Mona glanced at Brenda, both women noting the growing change in their protégé’s mood. Mona nodded imperceptibly to Brenda who, taking the cue said, “Malinda, we hope you are not offended by our group’s making so many arrangements for you,” she didn’t wait for a reply and continued, When we get to Edmonton, we have arranged for you to attend a multicultural high school where a wide variety of cultures and languages are celebrated, many of them Aboriginal.”
Mona continued, “There is an organization in Edmonton which is one hundred percent privately funded. It has created, Mîkiwȃm which is Home in Cree. It is a remodeled motel where you will have your own fully furnished room with an ensuite…”
Mona was interrupted mid-sentence, “I don’t understand. This is starting to scare me. Where are you taking me? Is it some kind of juvie place? Are you guys a cult?”
“No dear, it is nothing like that at all. Let me start at the beginning. We, Brenda, and I, are part of Janet’s group from Gary’s Diner. We operate the system at this end to help teenage girls leave toxic relationships and set them up for a fresh start in life. Many of the staff at your new home are Aboriginal women who left a life similar to yours. Many are university graduates with some having careers in medicine, social work, and law. Others are mothers who volunteer their time at the residence.
“The financial supporters are people well known in the community with integrity beyond reproach.
“This is a new concept, and we are hoping that with guidance, no financial worries, a safe environment you will find your direction in life, maybe attend university or college.”
“Are we making any sense?” asked Mona.
Malinda appeared to have calmed somewhat, but her mentors saw that she wasn’t convinced, and they were not surprised. Many human traffickers were female, luring children, and teenagers into a life of slavery or the sex trade, the thought terrifying to anyone.
Brenda continued, “Do you remember the police officer who came to Gary’s Diner and spoke with you?” “Yes.
“Aleyna. Sergeant Aleyna.”
“Would it help if we got her on her on Zoom and speak with her?”
Malinda sighed audibly and felt rather foolish doubting the good intentions of Mona and Brenda. She was convinced back at the diner and the fact that these women know Aleyna made her feel better about the situation so replied, “I feel like such an idiot. I’m sorry. Everything is happening so fast, and it is so good, it is almost surreal.”
“That’s okay Malinda. We completely understand. None of us in the pipeline knew what we were doing at the beginning and have relied on professionals like Aleyna and others for guidance,” said Mona.
“We have helped women leave abusive relationships with their children, many of them too frightened to communicate effectively. We’ve helped these women, from all social backgrounds start a new life, many finishing high school and going on to find a career. We do the same for them as we are doing for you. They live at a safe house with their children with no time limit on their residency.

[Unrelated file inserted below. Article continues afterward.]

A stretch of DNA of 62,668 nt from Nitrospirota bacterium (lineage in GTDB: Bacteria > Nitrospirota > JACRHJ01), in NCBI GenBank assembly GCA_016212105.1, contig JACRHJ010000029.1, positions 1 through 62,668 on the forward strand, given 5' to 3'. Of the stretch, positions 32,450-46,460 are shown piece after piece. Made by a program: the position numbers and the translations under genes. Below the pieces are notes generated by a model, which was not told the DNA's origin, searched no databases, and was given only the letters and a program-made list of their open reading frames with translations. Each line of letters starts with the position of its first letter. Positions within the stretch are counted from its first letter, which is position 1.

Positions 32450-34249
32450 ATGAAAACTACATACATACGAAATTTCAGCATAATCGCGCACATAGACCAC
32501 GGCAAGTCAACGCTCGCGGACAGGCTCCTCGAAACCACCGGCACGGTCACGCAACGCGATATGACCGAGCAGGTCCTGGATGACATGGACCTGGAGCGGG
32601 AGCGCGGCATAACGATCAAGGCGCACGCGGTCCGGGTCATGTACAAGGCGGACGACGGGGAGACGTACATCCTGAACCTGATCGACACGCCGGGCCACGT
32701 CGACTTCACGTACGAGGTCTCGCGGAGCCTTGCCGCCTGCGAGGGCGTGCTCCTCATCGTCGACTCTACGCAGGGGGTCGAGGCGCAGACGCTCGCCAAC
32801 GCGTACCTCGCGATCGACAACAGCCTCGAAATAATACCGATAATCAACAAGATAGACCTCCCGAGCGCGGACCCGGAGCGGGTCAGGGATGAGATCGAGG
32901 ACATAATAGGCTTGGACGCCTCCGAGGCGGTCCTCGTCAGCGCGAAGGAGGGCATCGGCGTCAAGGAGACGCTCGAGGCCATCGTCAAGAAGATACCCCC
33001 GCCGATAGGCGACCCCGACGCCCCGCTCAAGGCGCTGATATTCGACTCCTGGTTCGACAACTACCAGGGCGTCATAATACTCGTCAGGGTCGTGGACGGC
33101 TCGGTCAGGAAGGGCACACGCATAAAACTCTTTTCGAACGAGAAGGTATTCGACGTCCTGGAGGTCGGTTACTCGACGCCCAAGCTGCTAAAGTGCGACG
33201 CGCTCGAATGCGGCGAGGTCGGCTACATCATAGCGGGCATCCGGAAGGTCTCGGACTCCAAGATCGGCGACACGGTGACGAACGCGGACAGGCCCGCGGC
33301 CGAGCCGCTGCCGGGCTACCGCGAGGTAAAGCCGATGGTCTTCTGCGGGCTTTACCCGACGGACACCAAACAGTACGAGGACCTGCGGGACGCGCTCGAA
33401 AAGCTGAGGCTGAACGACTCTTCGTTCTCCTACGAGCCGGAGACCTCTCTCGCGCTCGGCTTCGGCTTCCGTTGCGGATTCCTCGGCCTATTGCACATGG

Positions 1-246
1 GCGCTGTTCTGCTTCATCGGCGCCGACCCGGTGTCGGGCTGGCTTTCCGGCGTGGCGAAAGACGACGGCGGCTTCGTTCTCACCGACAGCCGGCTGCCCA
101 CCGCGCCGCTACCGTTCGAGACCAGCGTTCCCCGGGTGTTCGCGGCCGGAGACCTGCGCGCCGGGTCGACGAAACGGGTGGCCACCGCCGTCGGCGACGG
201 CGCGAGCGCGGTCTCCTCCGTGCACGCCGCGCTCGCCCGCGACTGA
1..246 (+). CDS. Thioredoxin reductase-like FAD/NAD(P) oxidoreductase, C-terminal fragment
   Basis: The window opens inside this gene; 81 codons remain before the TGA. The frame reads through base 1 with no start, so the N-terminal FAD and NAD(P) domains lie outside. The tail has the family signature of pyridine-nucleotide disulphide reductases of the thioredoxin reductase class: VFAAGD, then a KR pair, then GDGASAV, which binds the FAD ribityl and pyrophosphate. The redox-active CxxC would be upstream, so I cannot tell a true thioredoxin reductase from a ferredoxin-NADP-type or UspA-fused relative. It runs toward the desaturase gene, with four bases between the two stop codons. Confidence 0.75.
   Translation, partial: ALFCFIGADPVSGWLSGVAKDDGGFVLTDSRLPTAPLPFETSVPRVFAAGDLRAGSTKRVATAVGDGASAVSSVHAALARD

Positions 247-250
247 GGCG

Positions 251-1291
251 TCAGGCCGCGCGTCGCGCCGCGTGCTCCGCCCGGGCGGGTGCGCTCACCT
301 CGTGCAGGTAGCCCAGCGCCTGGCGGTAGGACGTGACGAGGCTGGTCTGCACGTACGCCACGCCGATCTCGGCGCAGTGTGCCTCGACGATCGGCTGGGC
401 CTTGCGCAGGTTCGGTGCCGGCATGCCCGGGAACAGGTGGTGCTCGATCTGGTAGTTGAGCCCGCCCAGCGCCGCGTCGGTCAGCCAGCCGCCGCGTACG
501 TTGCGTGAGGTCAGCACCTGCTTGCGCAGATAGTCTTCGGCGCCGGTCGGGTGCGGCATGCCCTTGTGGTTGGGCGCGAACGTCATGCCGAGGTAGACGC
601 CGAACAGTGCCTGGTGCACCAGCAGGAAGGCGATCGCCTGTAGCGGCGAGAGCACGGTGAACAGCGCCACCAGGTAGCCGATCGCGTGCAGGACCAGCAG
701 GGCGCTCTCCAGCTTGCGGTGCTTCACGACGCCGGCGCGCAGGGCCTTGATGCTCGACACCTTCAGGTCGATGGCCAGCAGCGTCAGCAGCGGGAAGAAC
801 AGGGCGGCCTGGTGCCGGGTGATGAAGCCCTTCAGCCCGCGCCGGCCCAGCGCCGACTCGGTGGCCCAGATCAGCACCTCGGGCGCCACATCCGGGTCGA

“This is what we are offering you, except your home is for teenage girls only. Is this making more sense?” “I think so,” replied Malinda. “I’ve struggled my entire life wondering if I will survive, seeing so many others become addicts, many selling themselves in Rupert to pay for the drugs. Or just give up and kill themselves.”
She rubbed her face with both hands, then through her hair, took a sip of coffee, then continued, “I think I’m okay now. Sorry again for the drama.”
“No apology needed,” offered Mona, “We’ve both been there at one time or another, right Brenda?”
“Absolutely. Now, how about breakfast in town and hit a couple of malls and see if you can find a couple of outfits? Does that sound like a plan?”
Malinda smiled broadly and replied, “It does. Just let me shower,” not looking forward to wearing the same clothes three days in a row.
Mona rose from the table with an extended arm and said, “Before you do that, how about checking out my oldest daughter’s closet and see if there is anything you like. She is in school in Montreal and would love you to have whatever you want.”
“Really? She won’t mind my borrowing something?”
“Not at all. If I called her now, she would insist. And you are not borrowing. Take whatever you like.”
“Okay,” Malinda replied, smiling, and shaking her head slightly. “I really don’t know what to say. I’m really confused.”
“We are showing you a new life, a path you can travel contributing to your culture, which you mentioned was your dream. Get used to it Malinda, this is your new life,” said Mona, as the two left the kitchen as Brenda began putting the cups in the dishwasher.
“I’ve learned that people will forget what you said, people will forget what you did, but people will never forget how you made them feel.”
Dr. Maya Angelou
“Take the first step in faith. You don’t have to see the whole staircase, just the first step.”
Martin Luther King
“Indigenous women and girls, newcomers to Canada, Black and racialized women, and those living in poverty are particularly at risk of being trafficked.”
Brieanna Charlebois Blue Line October 2021
Malinda vowed to change this.
Social Secrets debuts this fall.
100% of the royalties are donated to women’s support groups. Thank you for supporting an end to violence against women & children.